Old 4 Aug 2008
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That was an interesting bike. I never knew about it. It has very good reviews!

But it seems that they don't sell it in Chile. They sell a Yamaha XT-660R. I suppose that is basically the same bike?

And how about the Suzuki DR 650?
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  #4  
Old 4 Aug 2008
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You won't see much There are a few threads here on the bike:
Why The more other riders yet still handle rough off road conditions and be ridable .... and fun.

Last edited by mollydog; 26 Mar 2009 at 17:48.
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  #5  
Old 5 Aug 2008
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A 650cc is much harder to drive off road, and the spares are much more expensive and hard to find!

Why dont you get a pickup truck and load the 200cc onto it for highway driving? Cheaper and more effective.
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  #6  
Old 6 Aug 2008
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Quote:
Originally Posted by peter-denmark View Post
A 650cc is much harder to drive off road, and the spares are much more expensive and hard to find!

Why dont you get a pickup truck and load the 200cc onto it for highway driving? Cheaper and more effective.
Well, in a country like Chile that would limit my travel ability. I have planned places to go here and I know that a combination like that would not suffice.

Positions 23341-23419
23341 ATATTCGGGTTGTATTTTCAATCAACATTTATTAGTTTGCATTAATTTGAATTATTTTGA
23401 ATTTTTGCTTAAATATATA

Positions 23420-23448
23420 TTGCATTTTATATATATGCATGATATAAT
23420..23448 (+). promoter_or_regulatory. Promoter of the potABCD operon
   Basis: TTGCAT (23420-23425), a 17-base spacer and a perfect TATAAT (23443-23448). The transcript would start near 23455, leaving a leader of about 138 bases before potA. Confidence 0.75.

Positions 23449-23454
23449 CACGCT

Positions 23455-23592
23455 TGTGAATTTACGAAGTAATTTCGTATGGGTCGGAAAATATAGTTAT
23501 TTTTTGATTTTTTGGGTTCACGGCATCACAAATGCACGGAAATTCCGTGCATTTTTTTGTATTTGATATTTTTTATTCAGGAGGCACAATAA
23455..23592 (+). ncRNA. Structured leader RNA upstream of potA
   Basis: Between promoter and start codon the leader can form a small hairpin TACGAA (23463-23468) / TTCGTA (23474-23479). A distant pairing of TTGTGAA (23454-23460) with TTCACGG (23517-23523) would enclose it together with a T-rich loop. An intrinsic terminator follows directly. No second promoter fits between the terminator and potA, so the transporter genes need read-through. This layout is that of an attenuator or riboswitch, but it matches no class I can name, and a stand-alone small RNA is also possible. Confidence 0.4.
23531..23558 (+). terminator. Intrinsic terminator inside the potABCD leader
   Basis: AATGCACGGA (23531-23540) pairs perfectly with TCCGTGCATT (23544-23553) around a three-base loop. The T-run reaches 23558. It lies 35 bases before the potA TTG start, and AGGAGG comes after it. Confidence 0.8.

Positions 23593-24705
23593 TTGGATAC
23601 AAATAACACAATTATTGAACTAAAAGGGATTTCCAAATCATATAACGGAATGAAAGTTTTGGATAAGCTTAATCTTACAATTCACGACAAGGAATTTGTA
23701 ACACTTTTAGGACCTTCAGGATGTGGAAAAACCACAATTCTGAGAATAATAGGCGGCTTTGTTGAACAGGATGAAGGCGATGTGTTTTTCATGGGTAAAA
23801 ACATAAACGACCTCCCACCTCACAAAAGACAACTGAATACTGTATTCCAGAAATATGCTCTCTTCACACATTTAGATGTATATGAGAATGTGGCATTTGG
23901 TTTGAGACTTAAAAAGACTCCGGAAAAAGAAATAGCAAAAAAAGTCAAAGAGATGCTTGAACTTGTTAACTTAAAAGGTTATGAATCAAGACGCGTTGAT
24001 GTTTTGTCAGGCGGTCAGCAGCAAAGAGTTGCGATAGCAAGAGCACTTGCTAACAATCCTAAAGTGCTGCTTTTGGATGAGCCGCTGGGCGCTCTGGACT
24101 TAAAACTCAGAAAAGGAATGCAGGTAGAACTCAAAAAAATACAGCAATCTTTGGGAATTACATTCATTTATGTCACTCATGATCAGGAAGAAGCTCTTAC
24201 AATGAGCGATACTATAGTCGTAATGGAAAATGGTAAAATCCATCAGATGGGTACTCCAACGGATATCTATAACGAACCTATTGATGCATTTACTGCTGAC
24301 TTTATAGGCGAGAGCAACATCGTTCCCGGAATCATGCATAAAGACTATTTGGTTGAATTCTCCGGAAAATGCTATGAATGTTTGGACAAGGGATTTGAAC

Harder to drive off road, as in heavier?

Last edited by Horses; 6 Aug 2008 at 13:19.
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  #7  
Old 6 Aug 2008
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DR350, DRZ 400, DR650 would all be good choices. For higher top speed on tarmac try a larger front sprocket
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  #8  
Old 6 Aug 2008
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Quote:
Originally Posted by mollydog View Post
You won't see much about the DR650 Suzuki here on HUBB. They don't sell the DR650 in England and since HUBB is primarily a UK based site, most members have no idea about the DR650 since they stopped importing it to the UK maybe 6 or 7 years ago?

There are a few threads here on the bike:
http://www.horizonsunlimited.com/hub...ong-haul-23847

This bike has been for sale in the USA for 25 years and has a great reputation ...... and the really amazing thing is that sales in the last two years in the USA have broken all previous records for this bike
So the bike is growing in popularity selling out here. Why?

The more other riders come off Hondas, Kawasaki's, and BMW (XR650-L, KLR, F650) and try out the DR650, the more riders switch over to Suzuki. Its a great compromise bike that is stone simple and tough .... and inexpensive.